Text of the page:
A third Senate candidate – maybe
Sen. Tom Cotton has another opponent as of Saturday – maybe. The Libertarian Party of Arkansas held its convention that day and nominated Ricky Harrington, 34, of Pine Bluff to run against Cotton and the only announced Democrat, Josh Mahony.
Libertarians support very limited government. They are to the right of Republicans on tax and spending issues. They are to the left of many Democrats on some other issues, such as opposing the drug war and the use of force in general.
Prison reform is one of Harrington’s biggest concerns. An employee of the prison system, he supports reducing the size of Arkansas’ inmate population, particularly with respect to nonviolent offenders. During a brief interview, he said he supports abolishing the Department of Homeland Security, repealing the Patriot Act, ending “endless” wars, and protecting gun rights.
He says he was inspired to enter the race by several events, including this year’s passage of Act 164. (More on that subject in a few paragraphs.) The Harding University graduate was working as a missionary in China in 2016 and was dismayed by what he saw happening in the U.S. presidential campaign. He’s African American, and when he returned to Arkansas, he said he was stopped by police for driving 35 miles per hour in a 40 mph zone. That was a frustrating moment for someone who had just spent two years in a communist country.
The party also nominated Michael Kalagias to run for the 3rd District congressional seat occupied by Republican U.S. Rep. Steve Womack, and Frank Gilbert to run for the 4th District seat held by Republican Rep. Bruce Westerman.
Kalagias won 2.57% of the vote seeking the 3rd District seat in 2018. Gilbert won 2.79% running for lieutenant governor in 2018 and 1.92% running for governor in 2014.
In other words, the chances of a third party candidate winning one of those races in 2020 are about as good as the Razorbacks’ chances against Alabama were last Saturday.
It’s still an open question whether any of them will get on the ballot, however, because of Act 164, which was passed this year.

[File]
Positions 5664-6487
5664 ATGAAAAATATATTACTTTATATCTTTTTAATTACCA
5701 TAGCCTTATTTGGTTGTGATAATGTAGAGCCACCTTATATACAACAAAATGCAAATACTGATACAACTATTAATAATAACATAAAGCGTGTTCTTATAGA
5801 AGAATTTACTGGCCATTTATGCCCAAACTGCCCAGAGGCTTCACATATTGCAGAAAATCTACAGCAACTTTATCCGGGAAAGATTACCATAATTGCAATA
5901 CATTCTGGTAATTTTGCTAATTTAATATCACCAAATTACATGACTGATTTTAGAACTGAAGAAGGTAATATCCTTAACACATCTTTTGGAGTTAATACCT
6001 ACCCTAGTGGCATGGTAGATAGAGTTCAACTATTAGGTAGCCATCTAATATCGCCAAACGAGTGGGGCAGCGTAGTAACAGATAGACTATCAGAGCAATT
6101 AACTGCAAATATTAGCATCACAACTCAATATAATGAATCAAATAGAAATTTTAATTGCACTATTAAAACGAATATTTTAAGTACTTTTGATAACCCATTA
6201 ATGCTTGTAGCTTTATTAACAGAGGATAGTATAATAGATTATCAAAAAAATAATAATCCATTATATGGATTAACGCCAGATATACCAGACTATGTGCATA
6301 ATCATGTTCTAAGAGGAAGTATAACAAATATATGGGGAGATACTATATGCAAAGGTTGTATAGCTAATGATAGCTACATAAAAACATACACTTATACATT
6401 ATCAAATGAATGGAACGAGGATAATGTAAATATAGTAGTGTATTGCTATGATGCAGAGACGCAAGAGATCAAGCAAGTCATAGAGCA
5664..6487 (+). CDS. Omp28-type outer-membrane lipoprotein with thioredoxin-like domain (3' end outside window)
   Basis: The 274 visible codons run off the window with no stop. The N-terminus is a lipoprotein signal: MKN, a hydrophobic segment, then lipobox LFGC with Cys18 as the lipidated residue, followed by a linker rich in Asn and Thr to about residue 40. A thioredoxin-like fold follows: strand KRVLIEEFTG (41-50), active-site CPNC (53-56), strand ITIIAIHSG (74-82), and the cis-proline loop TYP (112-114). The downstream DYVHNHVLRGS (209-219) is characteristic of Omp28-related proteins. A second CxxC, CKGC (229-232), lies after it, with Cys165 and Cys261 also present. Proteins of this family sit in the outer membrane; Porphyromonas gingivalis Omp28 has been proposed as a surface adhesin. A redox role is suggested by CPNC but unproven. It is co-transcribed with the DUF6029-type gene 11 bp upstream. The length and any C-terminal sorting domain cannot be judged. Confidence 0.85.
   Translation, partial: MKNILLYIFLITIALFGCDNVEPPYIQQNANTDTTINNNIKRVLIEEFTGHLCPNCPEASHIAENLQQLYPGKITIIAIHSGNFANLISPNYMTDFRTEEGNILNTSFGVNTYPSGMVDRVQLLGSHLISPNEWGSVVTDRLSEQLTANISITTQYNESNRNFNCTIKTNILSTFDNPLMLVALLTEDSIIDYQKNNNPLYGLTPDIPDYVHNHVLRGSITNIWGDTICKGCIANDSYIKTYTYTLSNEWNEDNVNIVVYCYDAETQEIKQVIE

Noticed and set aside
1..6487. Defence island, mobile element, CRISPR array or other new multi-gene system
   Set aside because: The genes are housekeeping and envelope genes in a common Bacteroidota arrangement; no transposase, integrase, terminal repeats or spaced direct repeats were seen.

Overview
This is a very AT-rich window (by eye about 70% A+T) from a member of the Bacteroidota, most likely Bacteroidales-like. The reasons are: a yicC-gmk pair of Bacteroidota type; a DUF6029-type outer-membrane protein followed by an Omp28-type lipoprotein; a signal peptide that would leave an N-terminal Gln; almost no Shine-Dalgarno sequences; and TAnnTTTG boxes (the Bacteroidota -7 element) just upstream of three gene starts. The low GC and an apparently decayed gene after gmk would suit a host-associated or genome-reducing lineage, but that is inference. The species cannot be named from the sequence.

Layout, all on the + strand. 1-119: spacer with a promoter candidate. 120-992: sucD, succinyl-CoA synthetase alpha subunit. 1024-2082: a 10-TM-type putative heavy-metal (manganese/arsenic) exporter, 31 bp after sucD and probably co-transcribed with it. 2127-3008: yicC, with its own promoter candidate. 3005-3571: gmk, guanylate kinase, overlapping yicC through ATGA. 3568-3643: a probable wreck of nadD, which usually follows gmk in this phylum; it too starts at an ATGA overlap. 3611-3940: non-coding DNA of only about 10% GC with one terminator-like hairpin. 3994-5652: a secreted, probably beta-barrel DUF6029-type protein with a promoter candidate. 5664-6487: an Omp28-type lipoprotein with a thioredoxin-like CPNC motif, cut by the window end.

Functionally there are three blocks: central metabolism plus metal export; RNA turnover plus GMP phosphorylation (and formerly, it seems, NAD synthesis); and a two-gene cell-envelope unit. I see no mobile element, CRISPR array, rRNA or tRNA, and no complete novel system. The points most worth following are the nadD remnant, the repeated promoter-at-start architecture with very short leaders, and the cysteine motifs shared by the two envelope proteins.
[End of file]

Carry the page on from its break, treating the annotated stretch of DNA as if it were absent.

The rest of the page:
Here’s the sequence of events. Under previous state law, parties that failed to earn 3% of the vote in the preceding presidential or gubernatorial election – whichever was most recent – were required to collect 10,000 signatures from registered voters. That’s difficult but doable.
In 2018, the Libertarian candidate for governor, Mark West, won 2.9%. It was the closest the party had ever come to that 3% threshold.
It’s generally believed that Libertarian candidates take more votes from Republicans than Democrats. (Though Harrington previously was a member of the White County Democratic Party.) In February, Republican lawmakers quickly pushed Act 164 through the State Capitol. It raised the required number of signatures to 3% of the vote in the most recent gubernatorial election.
That meant the Libertarians had to collect 26,746 signatures, not 10,000. They collected 12,749 valid ones during the allowed threemonth window and then sued. A judge has granted the party’s request for a preliminary injunction. An appeals court will hear oral arguments in December.
I try not to question people’s intentions, but two plus two equals four. Act 164 was passed in large part to keep Libertarians off the ballot. Their 3% might affect some close race somewhere.
This is the most partisan environment in my 50 years, and not just in Washington. Everyone seems to be fired up. But even in these divided times – or especially in them – the way we conduct the process is more important than who wins.
Issues change, candidates come and go, and political parties shift and even trade positions. What must endure is for voters to have their say, and to have choices.
Incumbents and the political elite already have so many enormous advantages that voters should resist any of their efforts to create new ones. We don’t need 25 candidates on the ballot, but it won’t hurt us to have three. In fact, in more than half the state House of Representative races last November, there was only one.
So now we wait on the courts to learn if the candidates for U.S. Senate next year are Cotton, Mahony and Harrington, or if it’s just Cotton and Mahony – three choices, in other words, or just two.
Steve Brawner is a syndicated columnist in Arkansas and former managing editor of The Saline Courier. Email him at brawner[email protected] Follow him on Twitter @stevebrawner.